Homeless Charlottean sleeps in crawl space as affordable housing crisis worsens
“I want opportunity, to better myself. And that’s not going to happen until I find somewhere to sleep.”
By Sarah Morgan, WBTV
CHARLOTTE, N.C. (WBTV) - There are few things Will Howard can do to escape the noise of his everyday life. It’s loud, constant, and the chaos seems to follow the 57-year-old wherever he goes.
The Charlotte native became homeless when his family home was condemned two years ago. He not only lost his house – but everything he owned.
“It’s a struggle,” Will says while walking down Beatties Ford Road. “It’s mostly a mental struggle.”
The only peace he gets is when he’s running – something he’s done since he was a kid growing up in West Charlotte. It’s the way he escapes reality.
Will runs marathons with ease, frequently placing at the top of his age group.
“This is what I do to get serenity. It’s the endorphins. It’s just me and the road,” Will said.
That serenity is short-lived. Every night, Will walks through a picturesque Charlotte neighborhood near Uptown, historic homes that are newly renovated and developed, like so many across the city. But instead of walking through a front door, he climbs into a dingy crawlspace under a house.
“My patience is running thin. And I’m getting real frustrated,” he said.
Will is frustrated because last year he went through a lengthy background check and application process and qualified for a federally funded Emergency Housing Voucher, available to those who are homeless, fleeing domestic violence, human trafficking or are a part of other vulnerable populations.
He’s been trying for months to find a place to live, working with non-profit organizations like Running Works to call hundreds of rental property owners but no one will take him.
“I want opportunity, to better myself. And that’s not going to happen until I find somewhere to sleep,” Will told WBTV.
Last year, 70,000 EHVs were granted nationwide to local housing authorities through the passing of the American Rescue Plan Act.
The U.S. Department of Housing and Urban Development gave Inlivian, Charlotte’s Housing Authority, 178 EHVs to distribute. And while 74 have been issued, only three are currently being used.
According to Inlivin, 101 applications have been fully processed - and another 30 are pending additional documentation.
Ray McKinnon, Inlivian’s Board Chairman, says the problem is deep and multifaceted but their biggest hurdle is supply.
“You have all these people looking for housing, not just at the affordable rate, and we can’t keep up,” he said.
According to the City of Charlotte, 32,000 affordable housing units need to be built to make up for the deficit – which means 55,000 people living in Charlotte don’t currently have an affordable place to live.
Kim Graham, Executive Director of the Greater Charlotte Apartment Association and co-chair of the City’s Neighborhood Equity and Stabilization Commission, says those with vouchers are fighting potential tenants who come to the table with no strings attached.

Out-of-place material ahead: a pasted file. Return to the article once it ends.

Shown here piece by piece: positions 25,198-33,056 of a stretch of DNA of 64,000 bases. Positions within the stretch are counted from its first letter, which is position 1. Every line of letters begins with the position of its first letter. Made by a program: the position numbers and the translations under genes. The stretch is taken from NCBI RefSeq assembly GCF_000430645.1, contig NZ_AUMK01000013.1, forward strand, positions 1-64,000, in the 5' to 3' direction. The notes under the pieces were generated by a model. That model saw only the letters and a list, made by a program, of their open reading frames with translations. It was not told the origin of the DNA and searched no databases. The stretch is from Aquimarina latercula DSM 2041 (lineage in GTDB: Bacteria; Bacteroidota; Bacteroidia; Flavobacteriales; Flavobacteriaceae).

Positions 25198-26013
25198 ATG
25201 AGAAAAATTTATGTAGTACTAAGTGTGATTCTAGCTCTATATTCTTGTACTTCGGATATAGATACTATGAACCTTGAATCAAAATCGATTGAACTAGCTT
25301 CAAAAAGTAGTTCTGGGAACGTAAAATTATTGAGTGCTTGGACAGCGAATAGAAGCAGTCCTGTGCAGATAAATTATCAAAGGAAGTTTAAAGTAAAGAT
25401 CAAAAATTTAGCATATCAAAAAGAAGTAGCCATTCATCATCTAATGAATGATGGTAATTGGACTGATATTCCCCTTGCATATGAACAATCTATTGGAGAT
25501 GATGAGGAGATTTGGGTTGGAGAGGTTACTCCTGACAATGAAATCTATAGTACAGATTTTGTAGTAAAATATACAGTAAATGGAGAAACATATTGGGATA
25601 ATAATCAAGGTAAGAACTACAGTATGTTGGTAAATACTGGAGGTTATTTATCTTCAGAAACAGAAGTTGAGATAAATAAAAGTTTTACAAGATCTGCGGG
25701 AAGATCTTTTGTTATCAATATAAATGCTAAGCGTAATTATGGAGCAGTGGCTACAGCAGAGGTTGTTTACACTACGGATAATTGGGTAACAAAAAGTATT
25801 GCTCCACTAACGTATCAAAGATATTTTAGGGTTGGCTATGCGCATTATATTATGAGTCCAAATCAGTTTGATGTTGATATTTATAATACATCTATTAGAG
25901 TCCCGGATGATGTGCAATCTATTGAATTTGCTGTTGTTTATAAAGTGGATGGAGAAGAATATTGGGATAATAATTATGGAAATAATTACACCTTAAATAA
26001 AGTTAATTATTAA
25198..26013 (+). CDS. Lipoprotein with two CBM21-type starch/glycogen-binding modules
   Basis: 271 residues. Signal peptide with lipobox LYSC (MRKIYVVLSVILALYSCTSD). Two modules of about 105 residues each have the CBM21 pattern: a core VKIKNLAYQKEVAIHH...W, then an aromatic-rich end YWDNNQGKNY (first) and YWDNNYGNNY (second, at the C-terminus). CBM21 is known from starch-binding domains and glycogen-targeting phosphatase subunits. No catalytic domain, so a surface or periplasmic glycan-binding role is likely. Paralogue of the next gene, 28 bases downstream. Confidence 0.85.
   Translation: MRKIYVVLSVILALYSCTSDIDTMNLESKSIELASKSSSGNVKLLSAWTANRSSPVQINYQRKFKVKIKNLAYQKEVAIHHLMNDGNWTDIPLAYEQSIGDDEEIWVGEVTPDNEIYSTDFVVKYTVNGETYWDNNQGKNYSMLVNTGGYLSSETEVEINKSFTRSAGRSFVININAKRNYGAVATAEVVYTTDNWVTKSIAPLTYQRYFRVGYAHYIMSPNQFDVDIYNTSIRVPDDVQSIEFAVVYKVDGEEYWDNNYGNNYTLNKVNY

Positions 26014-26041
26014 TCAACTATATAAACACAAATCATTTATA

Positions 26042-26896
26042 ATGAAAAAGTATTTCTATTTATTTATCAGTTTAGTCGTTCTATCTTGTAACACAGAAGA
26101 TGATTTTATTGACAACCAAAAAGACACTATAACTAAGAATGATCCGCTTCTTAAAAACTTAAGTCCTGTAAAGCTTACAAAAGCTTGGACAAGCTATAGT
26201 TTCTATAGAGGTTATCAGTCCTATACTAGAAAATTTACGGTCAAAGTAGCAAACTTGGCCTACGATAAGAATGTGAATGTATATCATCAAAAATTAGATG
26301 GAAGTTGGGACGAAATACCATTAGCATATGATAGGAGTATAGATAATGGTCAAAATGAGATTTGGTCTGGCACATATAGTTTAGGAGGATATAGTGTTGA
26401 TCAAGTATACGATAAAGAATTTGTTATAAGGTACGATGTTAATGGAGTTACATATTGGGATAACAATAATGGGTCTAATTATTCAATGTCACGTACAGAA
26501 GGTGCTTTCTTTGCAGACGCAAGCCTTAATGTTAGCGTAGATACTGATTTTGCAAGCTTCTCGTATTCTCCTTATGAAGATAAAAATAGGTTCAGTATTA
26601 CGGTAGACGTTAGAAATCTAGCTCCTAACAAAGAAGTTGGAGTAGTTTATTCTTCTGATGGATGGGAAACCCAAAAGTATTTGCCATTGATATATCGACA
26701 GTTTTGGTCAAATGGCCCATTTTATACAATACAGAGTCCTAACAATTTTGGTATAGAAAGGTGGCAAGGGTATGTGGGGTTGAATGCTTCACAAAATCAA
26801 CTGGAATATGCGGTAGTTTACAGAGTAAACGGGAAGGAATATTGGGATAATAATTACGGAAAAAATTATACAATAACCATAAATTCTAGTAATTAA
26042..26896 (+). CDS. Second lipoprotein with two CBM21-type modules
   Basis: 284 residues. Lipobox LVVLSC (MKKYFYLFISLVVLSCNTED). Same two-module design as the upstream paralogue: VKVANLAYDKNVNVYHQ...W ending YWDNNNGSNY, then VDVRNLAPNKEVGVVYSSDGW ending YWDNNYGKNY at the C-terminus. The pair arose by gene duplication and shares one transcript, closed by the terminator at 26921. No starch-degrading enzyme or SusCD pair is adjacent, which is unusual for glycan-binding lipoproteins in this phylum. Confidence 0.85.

“There are people who are qualified, with A-1 credit, who have the income, who have no criminal background history and they’re still competing against 10 or 15 other people for the same unit,” Graham said.
Since property owners have so many tenants lined up, people like Will who require extra paperwork and inspections are often passed over.
“It’s all the bureaucracy I would say of the housing choice voucher program that tends to be a turnoff for that rental housing provider,” she said.
The Charlotte City Council is exploring ways to clear the roadblocks many voucher holders face. Earlier this year, the Great Neighborhoods subcommittee presented options they believe could increase the acceptance of various rental subsidies - including Emergency Housing Vouchers and Housing Choice Vouchers.
The council is looking at the possibility of implementing a policy that would require any developer accepting public funds to allocate a certain percentage of affordable units.
Ways to combat income discrimination are also being discussed - but none of these options have been voted on by councilmembers yet.
McKinnon says they’re doing what they can at Inlivian to reduce the red tape with the resources they have.
“We have tried to speed up the process of inspecting and approving sites. Of course, there are some challenges that we have because of course we are federally funded, and we have certain rules we have to follow from HUD,” he said.
Will is tired of hearing promises that aren’t fulfilled. Voucher holders have up to 180 days to secure housing and Will worries he’s running out of time.
“Do something. Actions speak louder than words,” he said.
Every day something isn’t done means another night Will has to sleep in the crawl space.
“He’s not wrong to feel forgotten and left behind. And I think the responsibility is on all of us to solve this problem,” McKinnon said.
Until the problem is solved, Will will keep running, almost as if he’s trying to catch up to the city that’s flourishing without him.
“I don’t want anyone to feel sorry for me. Do the right thing,” he said.
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